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caption: Alayna Holmes, a first-grade student at Northgate Elementary, runs toward her classmates on Monday, April 5, 2021, on the first day of in-person learning at the school in Seattle.
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Alayna Holmes, a first-grade student at Northgate Elementary, runs toward her classmates on Monday, April 5, 2021, on the first day of in-person learning at the school in Seattle.
Credit: KUOW Photo/Megan Farmer

Seattle students to return full time, in person this fall. Remote option available

Seattle Public Schools will return to full-time, in-person education this fall, Superintendent Dr. Brent Jones announced Thursday morning.

“The conditions are right, the pandemic is slowing,” Jones said. “It’s all in the context of what’s best for students, when teachers and students can have that personal connection.”

He said the Pfizer vaccine becoming available for youth as young as 12 was a factor. He said the district plans to open 39 vaccine sites for students – more details to come.

Seattle schools were entirely remote for a year, until this spring, when they offered a hybrid option, bringing in students for several hours a day. Students who wanted to remain remote, could.

Jones said a remote option for schooling would continue next year – he said it was clear that some students thrived through virtual learning. What that will look like will be explored, he said.

Masks may or may not be mandatory, depending on where the pandemic is at. Jones said it is impossible to say what safety measures will look like without a full picture of the pandemic, but that district leadership is working with public health.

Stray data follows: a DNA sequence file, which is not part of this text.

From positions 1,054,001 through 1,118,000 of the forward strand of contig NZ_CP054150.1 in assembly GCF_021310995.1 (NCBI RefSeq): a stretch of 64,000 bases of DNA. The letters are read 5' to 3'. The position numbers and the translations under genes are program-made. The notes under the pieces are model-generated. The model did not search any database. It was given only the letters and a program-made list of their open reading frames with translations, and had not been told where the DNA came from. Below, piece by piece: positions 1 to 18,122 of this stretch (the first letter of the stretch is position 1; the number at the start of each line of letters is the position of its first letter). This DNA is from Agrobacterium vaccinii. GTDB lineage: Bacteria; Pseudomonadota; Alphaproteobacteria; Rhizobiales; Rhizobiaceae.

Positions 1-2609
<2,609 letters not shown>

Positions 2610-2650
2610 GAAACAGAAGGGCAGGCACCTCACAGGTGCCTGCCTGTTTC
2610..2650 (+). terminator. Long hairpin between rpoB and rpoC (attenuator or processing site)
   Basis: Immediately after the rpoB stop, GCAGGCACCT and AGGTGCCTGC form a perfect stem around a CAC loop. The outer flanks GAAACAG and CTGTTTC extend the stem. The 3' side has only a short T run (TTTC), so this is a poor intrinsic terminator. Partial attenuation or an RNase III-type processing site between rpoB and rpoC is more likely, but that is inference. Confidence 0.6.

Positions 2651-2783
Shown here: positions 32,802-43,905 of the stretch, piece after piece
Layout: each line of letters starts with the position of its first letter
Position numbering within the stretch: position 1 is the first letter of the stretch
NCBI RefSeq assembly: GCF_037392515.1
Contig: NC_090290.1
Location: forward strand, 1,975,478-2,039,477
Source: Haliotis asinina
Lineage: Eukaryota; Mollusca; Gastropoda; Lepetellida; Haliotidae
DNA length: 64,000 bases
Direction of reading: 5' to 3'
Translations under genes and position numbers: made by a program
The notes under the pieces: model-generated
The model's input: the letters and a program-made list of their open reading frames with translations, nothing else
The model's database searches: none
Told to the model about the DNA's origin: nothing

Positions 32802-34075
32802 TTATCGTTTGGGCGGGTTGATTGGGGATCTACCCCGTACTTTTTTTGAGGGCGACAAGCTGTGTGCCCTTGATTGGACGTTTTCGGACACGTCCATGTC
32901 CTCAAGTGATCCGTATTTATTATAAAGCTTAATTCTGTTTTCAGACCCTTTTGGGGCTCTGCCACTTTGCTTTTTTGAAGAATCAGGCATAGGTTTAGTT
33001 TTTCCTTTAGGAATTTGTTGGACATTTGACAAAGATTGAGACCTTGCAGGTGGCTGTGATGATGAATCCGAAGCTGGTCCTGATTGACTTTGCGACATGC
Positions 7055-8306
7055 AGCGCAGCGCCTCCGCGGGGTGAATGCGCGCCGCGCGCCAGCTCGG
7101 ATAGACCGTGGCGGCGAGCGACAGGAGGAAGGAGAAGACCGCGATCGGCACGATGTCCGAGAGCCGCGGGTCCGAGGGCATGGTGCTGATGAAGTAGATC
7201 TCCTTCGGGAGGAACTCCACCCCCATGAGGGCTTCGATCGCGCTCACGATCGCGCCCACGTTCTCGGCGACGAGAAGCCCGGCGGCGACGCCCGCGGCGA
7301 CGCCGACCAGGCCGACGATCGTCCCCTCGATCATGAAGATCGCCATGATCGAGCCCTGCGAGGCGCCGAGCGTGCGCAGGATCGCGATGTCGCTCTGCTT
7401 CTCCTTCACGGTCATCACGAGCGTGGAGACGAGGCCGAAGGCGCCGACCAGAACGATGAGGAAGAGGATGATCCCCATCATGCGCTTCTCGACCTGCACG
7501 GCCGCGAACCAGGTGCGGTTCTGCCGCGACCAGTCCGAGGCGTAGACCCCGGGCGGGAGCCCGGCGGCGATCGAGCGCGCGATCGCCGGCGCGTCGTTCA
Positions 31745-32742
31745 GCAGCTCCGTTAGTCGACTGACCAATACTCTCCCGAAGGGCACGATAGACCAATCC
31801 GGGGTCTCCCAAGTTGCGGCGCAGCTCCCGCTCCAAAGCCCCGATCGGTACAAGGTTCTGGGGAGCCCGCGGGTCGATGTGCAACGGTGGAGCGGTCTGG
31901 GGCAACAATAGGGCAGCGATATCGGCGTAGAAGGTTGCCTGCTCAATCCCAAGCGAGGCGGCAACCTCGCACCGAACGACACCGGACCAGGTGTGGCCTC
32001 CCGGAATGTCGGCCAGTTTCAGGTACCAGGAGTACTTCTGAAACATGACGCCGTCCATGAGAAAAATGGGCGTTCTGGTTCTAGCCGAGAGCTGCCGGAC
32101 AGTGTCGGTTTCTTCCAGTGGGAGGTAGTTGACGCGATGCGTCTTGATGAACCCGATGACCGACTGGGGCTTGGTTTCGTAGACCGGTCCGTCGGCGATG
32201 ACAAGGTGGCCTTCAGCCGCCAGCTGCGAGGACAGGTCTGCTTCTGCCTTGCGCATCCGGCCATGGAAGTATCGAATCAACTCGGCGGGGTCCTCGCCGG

For students and staff who suffered emotionally this year, Jones said the district would employ the mantra, “a culture of care,” to focus on them.

Students of color found respite from racism by being remote, he noted, and he would also try to ensure that classrooms are safe for those students.

Jones said transportation should not be a problem as it has been this spring, with some students forced to remain remote because they could not get to schools.

Unlike this winter, when school district officials blindsided teachers by announcing a return to the classroom, the school district is working with the union this time. A teachers union representative was standing with the group as they made the announcement on Thursday at South Shore Elementary School.

The mood has changed since this winter, however: Nationally, Randi Weingarten, head of the American Federation of Teachers, called for a return to a normal school schedule this fall.

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